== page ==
In some ways this is my favourite part of the Shelob's lair sequence, film Frodo enraged. Frodo is enraged because Gollum has led him into a lethal trap, of course, but I think he is more enraged because he knows that it is his fault. After all Sam’s warnings, he has persisted in trusting Gollum over anyone else to the point of sending Sam home (as if he'd ever get there via Minas Morgul, the Dead Marshes, the Emyn Muil, the river Anduin, over or under the Misty Mountains and across Eriador all by himself). Frodo, trapped in the web, clearly finds it unendurable to see Gollum slinking around, almost within reach. I never really noticed that Gollum was in view in the frames of Frodo trapped in the web until I made the screencaps (see frames towards the bottom). I suppose I was staring too hard at Frodo. But it's no wonder Frodo goes berserk as Gollum taunts him to his face as he hangs there, helpless. Yet what really makes the scene a favourite for me is Elijah Wood’s acting. He rises to the occasion magnificently.
Some fans have found film Frodo's anger strange or unconvincing, but maybe that is because book Frodo does not behave this way in Shelob's lair. The only scene in which book Frodo approximates this level of anger is on the slopes of Mt. Doom. After Gollum attacks him and tries to take the Ring, Frodo's whole body is described as quivering. Shaken by the assault on the Ring and incandescent with rage, he suddenly seems mighty to Sam, robed in white light. Yet Sam also finds him "stern, untouched by pity". To my mind, this moment was a manifestation of Sauron present in Frodo, through the agency of the Ring. Here in Shelob's lair film Frodo responds with a similar level of fury, but for other reasons. But whatever the motivation, I am in awe of the way rage and frustration make his face almost unrecognizable. I just love these frames.
Because the book scene is so different from the film scene, I am posting it below the screencaps.
Film Scene:Frodo, suspended in the web, is at a loss until he hears the voice of Gollum, who is watching, gloating, nearby.
Gollum: (In a sing-song voice) Naughty little fly, why does it cry? Caught in a web, soon you'll be dead!
Enraged, Frodo hacks at the web with Sting and frees himself just in time, tumbling into a lower passage.
I love the book scene dearly. It is very different, of course, since it is telling a different version of Frodo's experience. Having handily cut through the web, Frodo sprints ahead heedlessly in a surge of revived hope. As a repeat reader, knowing what will happen makes the spectacle of his joy almost physically painful. Watching him rush ahead in hope to what I know will be disaster is more poignant, and perhaps more difficult to bear, than the moment when he is actually stung.
Book scene, cont’d, from Shelob’s Tunnel, TTT.
The opening, the tunnel’s end, at last it was before them. Panting, yearning for a roofless place, they flung themselves forward; and then in amazement they staggered, tumbling back. The outlet was blocked with some barrier, but not of stone: soft and a little yielding it seemed, and yet strong and impervious; air filtered through, but not a glimmer of any light. Once more they charged and were hurled back….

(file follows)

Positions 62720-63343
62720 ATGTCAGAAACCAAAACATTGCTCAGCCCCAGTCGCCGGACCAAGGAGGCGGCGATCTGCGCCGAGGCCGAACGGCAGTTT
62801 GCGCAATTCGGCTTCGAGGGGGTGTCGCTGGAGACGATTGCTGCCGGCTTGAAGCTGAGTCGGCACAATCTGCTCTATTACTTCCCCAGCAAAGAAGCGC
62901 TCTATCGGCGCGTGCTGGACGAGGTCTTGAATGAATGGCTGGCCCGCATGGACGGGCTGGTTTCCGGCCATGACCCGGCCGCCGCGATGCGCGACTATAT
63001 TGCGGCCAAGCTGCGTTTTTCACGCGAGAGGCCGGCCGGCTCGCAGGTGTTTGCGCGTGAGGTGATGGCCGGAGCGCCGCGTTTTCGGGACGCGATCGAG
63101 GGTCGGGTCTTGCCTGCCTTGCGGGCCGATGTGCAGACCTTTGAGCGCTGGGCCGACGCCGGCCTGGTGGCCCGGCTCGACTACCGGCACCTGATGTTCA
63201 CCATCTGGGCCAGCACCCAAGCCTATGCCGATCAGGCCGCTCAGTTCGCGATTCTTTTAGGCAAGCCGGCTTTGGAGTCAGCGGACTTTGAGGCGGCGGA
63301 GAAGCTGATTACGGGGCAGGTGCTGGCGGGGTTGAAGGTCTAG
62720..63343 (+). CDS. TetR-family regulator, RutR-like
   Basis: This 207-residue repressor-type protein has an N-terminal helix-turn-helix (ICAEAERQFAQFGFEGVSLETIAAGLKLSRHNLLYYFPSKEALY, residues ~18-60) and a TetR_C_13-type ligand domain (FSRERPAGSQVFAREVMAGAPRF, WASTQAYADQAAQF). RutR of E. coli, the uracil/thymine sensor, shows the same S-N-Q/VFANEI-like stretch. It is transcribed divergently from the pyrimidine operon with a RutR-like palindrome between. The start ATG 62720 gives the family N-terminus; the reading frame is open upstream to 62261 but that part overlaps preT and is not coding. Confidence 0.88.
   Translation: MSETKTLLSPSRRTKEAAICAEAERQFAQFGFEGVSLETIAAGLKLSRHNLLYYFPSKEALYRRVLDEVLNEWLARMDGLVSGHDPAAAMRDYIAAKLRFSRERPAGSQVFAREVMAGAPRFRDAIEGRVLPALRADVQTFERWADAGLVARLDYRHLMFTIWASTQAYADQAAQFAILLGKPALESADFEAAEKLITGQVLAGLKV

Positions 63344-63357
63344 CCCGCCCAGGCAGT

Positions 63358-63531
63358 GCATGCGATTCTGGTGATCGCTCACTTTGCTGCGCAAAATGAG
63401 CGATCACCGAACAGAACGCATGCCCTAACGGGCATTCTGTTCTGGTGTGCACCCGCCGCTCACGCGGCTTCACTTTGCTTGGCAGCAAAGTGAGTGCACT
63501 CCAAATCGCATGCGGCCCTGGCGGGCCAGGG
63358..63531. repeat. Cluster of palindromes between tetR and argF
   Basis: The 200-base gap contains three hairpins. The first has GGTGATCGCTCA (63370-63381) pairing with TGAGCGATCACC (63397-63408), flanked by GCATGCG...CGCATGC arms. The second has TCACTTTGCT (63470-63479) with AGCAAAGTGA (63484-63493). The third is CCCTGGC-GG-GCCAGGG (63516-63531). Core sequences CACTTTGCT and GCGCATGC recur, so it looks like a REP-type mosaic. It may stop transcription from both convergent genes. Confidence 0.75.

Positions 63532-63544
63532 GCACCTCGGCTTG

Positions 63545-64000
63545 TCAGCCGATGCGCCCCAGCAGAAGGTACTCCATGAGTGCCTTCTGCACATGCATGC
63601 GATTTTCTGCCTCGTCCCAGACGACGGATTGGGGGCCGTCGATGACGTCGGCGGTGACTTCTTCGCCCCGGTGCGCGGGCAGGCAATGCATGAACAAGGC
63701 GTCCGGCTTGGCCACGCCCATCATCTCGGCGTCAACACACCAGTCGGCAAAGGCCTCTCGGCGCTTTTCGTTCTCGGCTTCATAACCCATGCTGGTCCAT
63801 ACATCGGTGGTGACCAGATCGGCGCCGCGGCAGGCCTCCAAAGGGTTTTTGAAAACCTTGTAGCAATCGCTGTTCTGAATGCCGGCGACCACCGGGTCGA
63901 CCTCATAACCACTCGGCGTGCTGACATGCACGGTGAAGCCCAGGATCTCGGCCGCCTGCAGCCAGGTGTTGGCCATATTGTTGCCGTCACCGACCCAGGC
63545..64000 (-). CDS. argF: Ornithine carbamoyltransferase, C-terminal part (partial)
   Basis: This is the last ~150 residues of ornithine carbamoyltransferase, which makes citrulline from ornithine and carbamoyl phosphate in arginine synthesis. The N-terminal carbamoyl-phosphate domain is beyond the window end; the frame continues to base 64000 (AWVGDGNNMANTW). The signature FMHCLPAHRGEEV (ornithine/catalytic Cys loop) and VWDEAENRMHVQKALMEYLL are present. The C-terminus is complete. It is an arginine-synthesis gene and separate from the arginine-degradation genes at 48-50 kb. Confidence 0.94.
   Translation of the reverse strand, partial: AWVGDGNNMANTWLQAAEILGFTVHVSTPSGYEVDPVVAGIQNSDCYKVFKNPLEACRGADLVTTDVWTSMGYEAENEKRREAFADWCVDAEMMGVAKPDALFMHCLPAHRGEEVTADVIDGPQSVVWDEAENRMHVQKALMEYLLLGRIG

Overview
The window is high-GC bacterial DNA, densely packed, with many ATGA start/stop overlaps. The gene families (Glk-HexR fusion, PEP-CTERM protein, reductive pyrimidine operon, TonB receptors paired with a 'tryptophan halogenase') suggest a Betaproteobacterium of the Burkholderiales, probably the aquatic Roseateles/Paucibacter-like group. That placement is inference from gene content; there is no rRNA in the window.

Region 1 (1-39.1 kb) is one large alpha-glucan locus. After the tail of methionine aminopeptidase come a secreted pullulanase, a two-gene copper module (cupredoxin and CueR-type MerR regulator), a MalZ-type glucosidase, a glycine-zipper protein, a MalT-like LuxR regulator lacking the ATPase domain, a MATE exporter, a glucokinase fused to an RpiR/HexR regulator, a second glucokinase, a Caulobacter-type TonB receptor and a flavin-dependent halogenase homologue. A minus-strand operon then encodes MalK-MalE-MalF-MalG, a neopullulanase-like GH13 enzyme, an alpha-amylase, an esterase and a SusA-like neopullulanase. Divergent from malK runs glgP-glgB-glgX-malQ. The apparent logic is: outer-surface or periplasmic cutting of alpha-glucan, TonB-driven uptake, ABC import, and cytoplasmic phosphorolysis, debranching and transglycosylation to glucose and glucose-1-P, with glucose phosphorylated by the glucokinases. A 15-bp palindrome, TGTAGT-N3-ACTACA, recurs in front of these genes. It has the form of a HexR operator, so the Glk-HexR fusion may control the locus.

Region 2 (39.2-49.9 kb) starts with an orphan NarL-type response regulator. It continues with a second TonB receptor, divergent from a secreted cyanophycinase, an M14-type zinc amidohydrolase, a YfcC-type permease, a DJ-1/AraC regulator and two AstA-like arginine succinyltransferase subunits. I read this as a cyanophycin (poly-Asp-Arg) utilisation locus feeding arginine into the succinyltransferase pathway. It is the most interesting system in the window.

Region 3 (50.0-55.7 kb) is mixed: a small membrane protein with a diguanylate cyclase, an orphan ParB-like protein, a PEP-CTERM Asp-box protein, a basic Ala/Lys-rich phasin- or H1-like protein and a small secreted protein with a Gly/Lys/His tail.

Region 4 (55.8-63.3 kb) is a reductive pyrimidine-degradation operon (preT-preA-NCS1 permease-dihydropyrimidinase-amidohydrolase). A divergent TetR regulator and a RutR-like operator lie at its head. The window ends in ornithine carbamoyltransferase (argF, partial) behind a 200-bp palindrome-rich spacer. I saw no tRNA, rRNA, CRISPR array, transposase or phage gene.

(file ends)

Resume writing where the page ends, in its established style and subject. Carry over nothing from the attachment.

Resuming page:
Sam laughed grimly. ‘Cobwebs!’ he said. ‘Is that all? Cobwebs! But what a spider! Have at ‘em, down with ‘em!’
[Sam’s sword is of no avail and their panic begins to rise.]
‘Trapped in the end!’ said Sam bitterly, his anger rising again above weariness and despair. ‘Gnats in a net. May the curse of Faramir bite that Gollum and bite him quick!’
‘That would not help us now,’ said Frodo. ‘Come! Let us see what Sting can do….
Then Frodo stepped up to the great grey net, and hewed it with a wide sweeping stroke, drawing the bitter edge swiftly across a ladder of close-strung cords, and at once springing away. The blue-gleaming blade shore through them like a scythe through grass, and they leaped and writhed and then hung loose. A great rent was made.
Stroke after stroke he dealt, until at last all the web within his reach was shattered, and the upper portion blew and swayed like a loose veil in the incoming wind. The trap was broken.
‘Come!’ cried Frodo. ‘On! On!’ Wild joy at their escape from the very mouth of despair suddenly filled his mind. His head whirled as with a draught of potent wine. He sprang out, shouting as he came.
It seemed light in that dark land to his eyes that had passed through the den of night. The great smokes had risen and grown thinner, and the last hours of a sombre day were passing; the red glare of Mordor had died away in a sullen gloom. Yet it seemed to Frodo that he looked upon a morning of sudden hope. Almost he had reached the summit of the wall. Only a little higher now. The Cleft, Cirith Ungol, was before him, a dim notch in the black ridge, and the horns of rock darkling in the sky on either side. A short race, a sprinter’s course, and he would be through!
‘The pass, Sam!’ he cried, not heeding the shrillness of his voice, that released from the choking airs of the tunnel rang out now high and wild. ‘The pass! Run, run, and we’ll be through—through before anyone can stop us!’
Entries in the Shelob's Lair series:~ Pt. 1: Entering the tunnel.
~ Pt. 2: Frodo is betrayed.
~ Pt. 3: Shelob perceived, plus jan-u-wine’s “That Which Waits”.
~ Pt. 4: The Star-glass.
~ Pt. 5: Shelob attacks.
~ Pt. 6: Gollum taunts Frodo.
~ Pt. 7: Frodo attacked by Gollum.
~ Pt. 8: Gollum makes his plea.
~ Pt. 9: Frodo resolves to go forward, plus jan-u-wine’s “The Web-ring”.
Tables of Links: